Of course he wanted it…..but even a rank partisan like you must conceded that in this case indeed it was created by the vote from the Liberals, the BLOC and the NDP.



    if that is so, why all the ads for 3 or 4 months before the call? when quebec wanted so little to vote with him why did he not compromise? the ndp also would have dealt to have no call but again no movement. Harper wanted the election as much as every else if not more. Why were the cpc the only party fully ready at the call?

    The call by harper worked out for him so it was a smart move. why take that away from him.
You've forgotten Butcher but the opposition were threatening to defeat the government for a long time. That's par for the course with a minority government in play and well within the rights of the opposition parties to make those threats. It's also well within the rights of the government to do some advertising in case it's defeated. It doesn't mean the government wanted an election however. I actually think that Harper would have been happy with Ignatieff hanging around for a while because he didn't wear well. Is Harper even happier now? Of course but he didn't vote to find himself in contempt and he didn't vote non-confidence in himself. The opposition did that. Those ads, most people agree, helped Harper get his majority so that shows he did the smart thing.



No, don't get me wrong. I am not saying that the others did not want it just as much. I am just saying the entire thing was orchestrated by Harper. When you compare the readiness of the Conservatives to the others it is pretty hard to lay all the blame on the others.
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Re: The Canadian Federal Election of 2011

Post by butcher99 »

steven lloyd wrote:
NAB wrote: Just in case anyone missed it...

Senate reform, abolish the gun registry, get tough on crime and shrink the size of government.

Three out of four ain't bad, and I'm still willing to see what comes out of the "get tough on crime" agenda. Harper's an educated man, right ? Certainly he knows how to read reserach, doesn't he ? Obviously, some changes to our criminal justice system are required. I'm still hopeful he will consider the evidence from research over some outdated ideological fallacies.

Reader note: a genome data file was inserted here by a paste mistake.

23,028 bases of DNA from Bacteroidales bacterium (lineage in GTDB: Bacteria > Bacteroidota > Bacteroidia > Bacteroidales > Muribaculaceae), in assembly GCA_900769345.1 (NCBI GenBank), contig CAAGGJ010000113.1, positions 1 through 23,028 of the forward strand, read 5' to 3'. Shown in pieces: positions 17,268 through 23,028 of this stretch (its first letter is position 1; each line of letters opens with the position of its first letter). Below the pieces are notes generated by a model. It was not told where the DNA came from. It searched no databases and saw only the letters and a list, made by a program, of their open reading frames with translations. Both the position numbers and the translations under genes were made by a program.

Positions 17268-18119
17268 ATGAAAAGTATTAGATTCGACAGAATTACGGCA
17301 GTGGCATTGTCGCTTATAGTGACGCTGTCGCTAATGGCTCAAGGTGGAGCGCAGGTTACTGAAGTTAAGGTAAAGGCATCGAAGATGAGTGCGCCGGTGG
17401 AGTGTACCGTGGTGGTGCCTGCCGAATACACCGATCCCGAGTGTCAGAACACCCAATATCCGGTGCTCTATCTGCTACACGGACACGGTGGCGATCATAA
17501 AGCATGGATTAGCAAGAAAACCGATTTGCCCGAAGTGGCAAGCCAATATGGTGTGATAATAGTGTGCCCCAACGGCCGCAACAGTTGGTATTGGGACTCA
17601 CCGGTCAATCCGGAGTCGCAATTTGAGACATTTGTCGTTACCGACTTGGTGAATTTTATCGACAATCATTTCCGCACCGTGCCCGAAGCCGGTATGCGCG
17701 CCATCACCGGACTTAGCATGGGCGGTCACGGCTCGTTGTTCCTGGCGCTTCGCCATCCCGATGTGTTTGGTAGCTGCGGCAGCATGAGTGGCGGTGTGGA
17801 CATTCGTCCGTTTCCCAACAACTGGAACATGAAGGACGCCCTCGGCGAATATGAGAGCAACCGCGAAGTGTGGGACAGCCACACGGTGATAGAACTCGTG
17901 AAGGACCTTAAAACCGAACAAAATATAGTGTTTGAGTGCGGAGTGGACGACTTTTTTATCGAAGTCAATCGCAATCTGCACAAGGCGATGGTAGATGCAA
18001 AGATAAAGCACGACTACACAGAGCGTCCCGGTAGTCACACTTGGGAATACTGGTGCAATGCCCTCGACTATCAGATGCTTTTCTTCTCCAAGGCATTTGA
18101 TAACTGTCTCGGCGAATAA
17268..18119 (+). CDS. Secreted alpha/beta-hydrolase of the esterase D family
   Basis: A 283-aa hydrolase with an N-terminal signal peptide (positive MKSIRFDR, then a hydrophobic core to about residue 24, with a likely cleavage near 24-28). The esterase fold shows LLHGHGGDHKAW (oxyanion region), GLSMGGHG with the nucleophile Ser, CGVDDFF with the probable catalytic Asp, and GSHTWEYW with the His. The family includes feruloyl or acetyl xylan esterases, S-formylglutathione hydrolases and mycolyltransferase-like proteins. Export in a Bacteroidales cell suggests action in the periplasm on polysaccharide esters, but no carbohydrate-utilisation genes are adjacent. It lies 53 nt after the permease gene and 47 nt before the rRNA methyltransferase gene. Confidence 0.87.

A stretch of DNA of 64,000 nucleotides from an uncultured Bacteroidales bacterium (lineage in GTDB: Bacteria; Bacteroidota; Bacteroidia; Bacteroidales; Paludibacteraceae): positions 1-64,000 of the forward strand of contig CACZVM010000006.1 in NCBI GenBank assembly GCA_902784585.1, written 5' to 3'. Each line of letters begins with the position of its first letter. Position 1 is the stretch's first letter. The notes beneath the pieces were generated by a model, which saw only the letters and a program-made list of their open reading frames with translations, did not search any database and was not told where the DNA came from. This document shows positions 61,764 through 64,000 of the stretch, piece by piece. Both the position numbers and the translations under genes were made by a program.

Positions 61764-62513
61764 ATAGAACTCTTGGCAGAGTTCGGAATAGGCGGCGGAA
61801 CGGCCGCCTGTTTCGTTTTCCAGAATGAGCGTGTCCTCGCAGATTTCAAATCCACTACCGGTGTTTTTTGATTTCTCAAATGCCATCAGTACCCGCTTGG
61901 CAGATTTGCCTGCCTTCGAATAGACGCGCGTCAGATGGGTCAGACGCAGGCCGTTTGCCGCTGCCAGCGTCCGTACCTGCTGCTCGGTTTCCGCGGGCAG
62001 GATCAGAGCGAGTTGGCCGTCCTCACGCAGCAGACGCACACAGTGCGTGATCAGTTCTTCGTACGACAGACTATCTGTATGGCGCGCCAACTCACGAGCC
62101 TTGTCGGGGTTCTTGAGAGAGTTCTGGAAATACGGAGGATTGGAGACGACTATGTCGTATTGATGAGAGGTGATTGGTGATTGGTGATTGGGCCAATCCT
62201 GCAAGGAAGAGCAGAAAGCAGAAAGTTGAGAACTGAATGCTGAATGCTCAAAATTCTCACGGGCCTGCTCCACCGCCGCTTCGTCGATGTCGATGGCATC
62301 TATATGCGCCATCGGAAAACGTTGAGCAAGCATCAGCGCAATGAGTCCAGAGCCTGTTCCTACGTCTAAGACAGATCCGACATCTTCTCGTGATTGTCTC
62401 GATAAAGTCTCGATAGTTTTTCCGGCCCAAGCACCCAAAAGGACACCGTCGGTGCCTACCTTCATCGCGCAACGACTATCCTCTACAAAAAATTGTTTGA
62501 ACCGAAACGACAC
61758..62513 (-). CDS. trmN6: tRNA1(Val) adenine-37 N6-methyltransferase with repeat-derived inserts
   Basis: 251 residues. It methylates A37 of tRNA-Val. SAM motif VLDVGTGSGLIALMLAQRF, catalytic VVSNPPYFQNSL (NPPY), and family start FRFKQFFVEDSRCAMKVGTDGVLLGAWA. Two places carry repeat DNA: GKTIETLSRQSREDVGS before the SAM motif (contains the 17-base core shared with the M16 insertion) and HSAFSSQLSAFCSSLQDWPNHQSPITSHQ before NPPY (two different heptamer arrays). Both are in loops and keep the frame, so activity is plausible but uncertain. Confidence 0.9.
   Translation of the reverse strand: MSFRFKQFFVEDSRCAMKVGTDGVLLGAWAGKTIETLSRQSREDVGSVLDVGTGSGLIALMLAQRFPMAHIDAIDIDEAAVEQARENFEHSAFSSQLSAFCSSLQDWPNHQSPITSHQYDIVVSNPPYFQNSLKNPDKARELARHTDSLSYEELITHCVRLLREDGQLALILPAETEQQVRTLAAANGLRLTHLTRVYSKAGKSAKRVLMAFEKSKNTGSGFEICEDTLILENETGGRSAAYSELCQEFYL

You left out lock up people for growing more than 6 marijuana plants for a minimum of 6 months. Sure hope it is not one of your kids or grandkids that is one of those that will get locked up.

Years ago Harper was very much in favour of reform of our electoral system to make it more of a proportional vote system. Wonder if he has changed his mind now that the proportions favour him?
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Re: The Canadian Federal Election of 2011

Post by butcher99 »

NAB wrote:
butcher99 wrote:
Al Czervic wrote:
UnknownResident wrote:
You're so daft in believing Harper did not cause & want this election.



Of course he wanted it…..but even a rank partisan like you must conceded that in this case indeed it was created by the vote from the Liberals, the BLOC and the NDP.



if that is so, why all the ads for 3 or 4 months before the call? when quebec wanted so little to vote with him why did he not compromise? the ndp also would have dealt to have no call but again no movement. Harper wanted the election as much as every else if not more. Why were the cpc the only party fully ready at the call?

The call by harper worked out for him so it was a smart move. why take that away from him.


The problem with "compromise" butcher is that no one gets what they want. I don't know much about "the ads" 3 or 4 months before the call because I don't recall seeing any of them, but if they involved refusing to bend over to the oppositions wishes then so be it. Sometimes when major principles or morals are involved, standing your ground is necessary no matter what.

As it has turned out, the electorate have agreed that compromise was not the right option in the best interests of Canada in this case. And I say again, Harper did not call the election, the NDP, The Liberals, and the Bloc did. And they worked very hard in the previous months to that end. It was no secret to anyone. No matter what Harper had done he knew there was no way to avoid it, so the only option was to prepare for it. It doesn't surprise me one bit that with the Liberals crapping on him from every corner with all this constant "contempt" and "anti democratic" crap of Iggy's, ..that the Conservatives would crap on them in return. You can only take so much of that BS before you say "enough is enough".

Nab


The ads were the same ones most Conservatives fell for about how Ignatieff was not a real canadian.

They sure seemed to work. Those who know nothing about him came to hate him and what he stood for. Even though they had no idea what he stood for.
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steven lloyd
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Re: The Canadian Federal Election of 2011

Post by steven lloyd »

butcher99 wrote: You left out lock up people for growing more than 6 marijuana plants for a minimum of 6 months.